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blueroses
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I think it's few and far between who, in the medical profession, will today use the words chemo brain but it's coming because they are now totally admitting to certain damage situations from cancer treatment. Only 2 years ago did my cardiologist use the phrase 'adriamycin induced cardiomyopathy' which means chemo damaged my heart (that specific drug - adriamycin). I nearly fell off my chair as years before when I first started having other health problems, including heart ones, after treatments my bone marrow transplant suggested I see a shrink. I was feeling sooooooooooo horrible that I broke out in tears, called me some choice words, and went running out of the examining room. No idea where I got the strength to do that but I felt good that I got it out, it was patient abuse as far as I was concerned. Now that was 18 years ago but from some postings I have read, alot of that type of thinking by some docs still goes on, grrrrr. It's getting better though as we long term survivors press on, there are so many of us now (which is encouraging) who are having so many like symptoms, they can't ignore it all any longer. Their is indeed strength in numbers. Docs today do know that treatment can cause cognitive issues, it's a start. Hugs Tash, Blueroses.

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blueroses
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Sheesh I could write a book about this subject and in dribs and drabs on this site I have talked about it a great deal for obvious reasons but what I wanted to add here is that there is a real problem with how it is perceived to the docs, when we bring up the subject of our after effects that is. For many of them, as soon as we tell them about a symptom and that we feel it could be due to our cancer treatments, many feel we are using our treatments as excuses for symptoms that can also be caused by regular health problems others have who don't have cancer. Know what I mean? Age is a big one. If you say to your doc that you are having cognitive issues or feel you are getting much more forgetful, and I find this is a bigger problem from what I have heard from women in particular, they will say 'well you aren't getting any younger", thank you doc that helped. lol. I am not saying there isn't most likely SOME element of truth to that in some cases but most of us can feel when a symptom is not a more common kind of symptom, we just KNOW something is not right and is most likely related to recent treatments. I don't know if I am making myself clear here, hope so. I have only had one cup of coffee so far, lol.

I don't know how to deal with this type of issue more effectively, there are many books written on How to Talk To Your Doctor - it's become an art now it seems, lol. However I have found that if you have your notes and thoughts in order when you go in to see your docs and you don't act like a know it all to them about your after effects - perhaps take some well respected material with you for them to read at their leisure on the issue (from a medical facility well respected is the key - like Dana Farber etc.) and are polite about it all most will usually listen if you keep it brief.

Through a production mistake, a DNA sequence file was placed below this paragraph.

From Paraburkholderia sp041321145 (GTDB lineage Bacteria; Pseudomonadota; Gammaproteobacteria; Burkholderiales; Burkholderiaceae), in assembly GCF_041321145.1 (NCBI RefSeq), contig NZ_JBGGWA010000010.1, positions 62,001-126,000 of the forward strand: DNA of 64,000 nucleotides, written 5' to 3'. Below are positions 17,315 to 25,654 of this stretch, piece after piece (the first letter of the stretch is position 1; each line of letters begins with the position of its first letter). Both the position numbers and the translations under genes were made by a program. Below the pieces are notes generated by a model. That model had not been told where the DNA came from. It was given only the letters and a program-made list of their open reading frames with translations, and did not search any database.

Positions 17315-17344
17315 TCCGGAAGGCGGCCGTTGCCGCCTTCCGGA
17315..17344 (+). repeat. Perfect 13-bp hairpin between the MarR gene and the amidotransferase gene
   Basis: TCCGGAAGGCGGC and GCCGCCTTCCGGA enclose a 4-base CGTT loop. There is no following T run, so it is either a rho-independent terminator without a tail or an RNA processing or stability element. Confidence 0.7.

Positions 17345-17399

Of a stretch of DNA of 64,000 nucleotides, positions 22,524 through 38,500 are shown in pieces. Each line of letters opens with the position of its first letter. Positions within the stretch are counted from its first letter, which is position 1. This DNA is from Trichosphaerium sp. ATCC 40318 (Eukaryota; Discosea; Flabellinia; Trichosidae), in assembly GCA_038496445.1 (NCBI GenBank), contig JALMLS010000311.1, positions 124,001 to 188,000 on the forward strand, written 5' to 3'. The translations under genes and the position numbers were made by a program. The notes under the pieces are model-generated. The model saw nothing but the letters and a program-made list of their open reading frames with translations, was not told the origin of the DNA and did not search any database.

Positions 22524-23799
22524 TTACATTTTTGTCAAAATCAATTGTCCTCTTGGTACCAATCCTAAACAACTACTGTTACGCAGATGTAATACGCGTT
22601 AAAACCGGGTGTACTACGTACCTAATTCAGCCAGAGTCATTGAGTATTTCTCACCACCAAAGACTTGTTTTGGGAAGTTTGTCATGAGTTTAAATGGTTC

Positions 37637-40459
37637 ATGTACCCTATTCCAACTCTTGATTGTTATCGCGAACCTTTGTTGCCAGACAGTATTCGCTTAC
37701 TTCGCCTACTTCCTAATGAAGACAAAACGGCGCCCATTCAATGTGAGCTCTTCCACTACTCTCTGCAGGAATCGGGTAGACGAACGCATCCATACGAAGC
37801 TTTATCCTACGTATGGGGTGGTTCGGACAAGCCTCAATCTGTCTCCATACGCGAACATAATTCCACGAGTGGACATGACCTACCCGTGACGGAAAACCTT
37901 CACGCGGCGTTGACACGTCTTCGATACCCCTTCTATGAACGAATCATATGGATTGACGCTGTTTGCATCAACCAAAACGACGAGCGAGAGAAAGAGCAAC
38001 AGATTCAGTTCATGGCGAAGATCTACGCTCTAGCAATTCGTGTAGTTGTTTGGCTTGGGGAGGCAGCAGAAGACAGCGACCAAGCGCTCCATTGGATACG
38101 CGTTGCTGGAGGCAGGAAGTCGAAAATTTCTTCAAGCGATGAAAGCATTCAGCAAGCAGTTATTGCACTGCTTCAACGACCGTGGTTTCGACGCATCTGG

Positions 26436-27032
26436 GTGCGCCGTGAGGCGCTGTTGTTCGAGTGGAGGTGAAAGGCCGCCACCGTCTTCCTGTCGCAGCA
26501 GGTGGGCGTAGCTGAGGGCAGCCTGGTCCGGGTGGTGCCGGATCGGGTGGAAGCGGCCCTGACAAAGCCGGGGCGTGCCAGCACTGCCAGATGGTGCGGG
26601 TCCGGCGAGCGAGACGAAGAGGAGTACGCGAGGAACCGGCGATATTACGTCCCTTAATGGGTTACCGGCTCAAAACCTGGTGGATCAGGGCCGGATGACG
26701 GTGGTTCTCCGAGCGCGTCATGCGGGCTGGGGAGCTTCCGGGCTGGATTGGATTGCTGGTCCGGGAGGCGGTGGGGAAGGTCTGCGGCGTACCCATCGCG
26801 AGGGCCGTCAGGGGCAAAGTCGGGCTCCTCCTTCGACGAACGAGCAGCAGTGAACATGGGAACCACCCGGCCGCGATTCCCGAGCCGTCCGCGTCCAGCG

I need more coffee. lol. Blessings, Blueroses.

Pnktopaz10
Posts: 56
Joined: Oct 2008

Good morning all. Blueroses you make a very good point about having notes and thoughts in order before speaking with the doctor. While I was going through chemo hubby would have notes of things to ask~mostly because I could not remember a thing! Chemo brain, prednisone induced insomnia and agitation were biggies. What I am finding is that not only do we need to educate our doctors but our family and friends as well. People think that once you have finished the treatment you should be fine. We all know that this is not the case, which is one of the reasons that this board, and all the people on it are so important to me. I do not really like to talk much about the aftereffects of cancer with my friends because they just do not understand. Good days, bad days and those in between. Ah well, I too have only had one cup of coffee Blueroses... hugs, Pnktopaz

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slickwilly
Posts: 339
Joined: Feb 2007

We have all delt with many problems during cancer or while helping others with cancer. And I was quite lucky in many ways as I had insurance, sick leave ect. But the fact is most people in this country are stretched to the limit with finances. Even with savings and being ahead of the game a major illness will drain a family fast. I have to wonder how many people living on the street once had a family and lost it to a major illness. Let alone the Veterans that come back from war disabled or with PTSD and quickly find their lives ruined. I am not a supporter of big Government by any means. But it seems to me that if each person that has a home, vehicle, credit card or any type of loan paid $5.00 a year for each item into a long term illness fund life might be a bit easier. The fund would not pay off the debt but only the interest each month. The creditors would be put on hold once the illness is verified. As only the interest is covered there would not be as much abuse as the debt would still be there after you have recovered or been put on disability. Imagine being able to deal with cancer without the phone ringing off the hook. Not having to give up treatment so your family can collect your insurance. I have seem far too much of this and it breaks my heart. It might not be the perfect answer but its something to think about. Bless you all Slickwilly